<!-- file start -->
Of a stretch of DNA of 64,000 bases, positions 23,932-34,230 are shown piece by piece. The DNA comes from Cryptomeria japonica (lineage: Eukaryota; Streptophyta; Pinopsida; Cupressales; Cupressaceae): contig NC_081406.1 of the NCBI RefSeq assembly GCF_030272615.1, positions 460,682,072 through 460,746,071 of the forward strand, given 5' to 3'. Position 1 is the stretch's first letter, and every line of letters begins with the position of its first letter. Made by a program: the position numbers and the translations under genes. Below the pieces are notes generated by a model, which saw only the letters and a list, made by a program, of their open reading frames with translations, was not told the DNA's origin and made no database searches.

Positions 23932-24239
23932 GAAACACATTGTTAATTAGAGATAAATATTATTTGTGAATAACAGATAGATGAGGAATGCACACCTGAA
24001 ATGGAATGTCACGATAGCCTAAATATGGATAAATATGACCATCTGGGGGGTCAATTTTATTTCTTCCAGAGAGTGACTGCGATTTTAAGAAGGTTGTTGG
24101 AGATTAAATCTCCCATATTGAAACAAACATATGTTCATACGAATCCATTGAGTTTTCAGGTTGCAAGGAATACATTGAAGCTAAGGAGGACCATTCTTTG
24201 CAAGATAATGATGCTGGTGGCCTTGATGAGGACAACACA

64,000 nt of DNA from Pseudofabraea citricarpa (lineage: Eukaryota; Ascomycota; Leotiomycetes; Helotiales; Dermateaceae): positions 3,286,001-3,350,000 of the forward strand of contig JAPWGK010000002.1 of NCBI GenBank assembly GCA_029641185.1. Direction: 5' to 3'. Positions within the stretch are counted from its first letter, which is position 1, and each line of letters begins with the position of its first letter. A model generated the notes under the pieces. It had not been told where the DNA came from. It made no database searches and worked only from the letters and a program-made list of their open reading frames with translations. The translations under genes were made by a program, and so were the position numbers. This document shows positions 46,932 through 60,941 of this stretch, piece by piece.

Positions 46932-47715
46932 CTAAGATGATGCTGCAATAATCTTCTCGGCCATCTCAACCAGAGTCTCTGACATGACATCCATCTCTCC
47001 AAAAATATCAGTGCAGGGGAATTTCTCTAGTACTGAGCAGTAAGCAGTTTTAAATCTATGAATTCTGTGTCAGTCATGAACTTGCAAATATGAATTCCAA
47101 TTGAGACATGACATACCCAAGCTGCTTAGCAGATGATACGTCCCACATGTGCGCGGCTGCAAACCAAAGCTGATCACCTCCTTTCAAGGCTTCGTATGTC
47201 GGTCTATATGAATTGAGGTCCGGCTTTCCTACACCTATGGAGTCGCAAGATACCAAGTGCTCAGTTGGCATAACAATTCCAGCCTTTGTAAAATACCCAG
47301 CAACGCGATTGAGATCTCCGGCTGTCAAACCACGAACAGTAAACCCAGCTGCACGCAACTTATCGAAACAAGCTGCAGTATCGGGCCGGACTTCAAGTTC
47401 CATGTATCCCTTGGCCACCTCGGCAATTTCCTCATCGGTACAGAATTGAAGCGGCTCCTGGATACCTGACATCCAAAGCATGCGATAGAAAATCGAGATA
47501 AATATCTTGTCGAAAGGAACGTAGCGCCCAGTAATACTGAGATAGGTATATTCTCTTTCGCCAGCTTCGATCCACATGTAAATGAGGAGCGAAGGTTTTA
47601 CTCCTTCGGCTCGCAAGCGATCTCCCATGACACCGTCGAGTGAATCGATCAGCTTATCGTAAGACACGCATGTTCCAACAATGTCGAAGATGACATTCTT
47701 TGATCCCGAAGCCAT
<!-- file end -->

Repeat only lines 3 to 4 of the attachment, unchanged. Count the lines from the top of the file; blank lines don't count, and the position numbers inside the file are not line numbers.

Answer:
23932 GAAACACATTGTTAATTAGAGATAAATATTATTTGTGAATAACAGATAGATGAGGAATGCACACCTGAA
24001 ATGGAATGTCACGATAGCCTAAATATGGATAAATATGACCATCTGGGGGGTCAATTTTATTTCTTCCAGAGAGTGACTGCGATTTTAAGAAGGTTGTTGG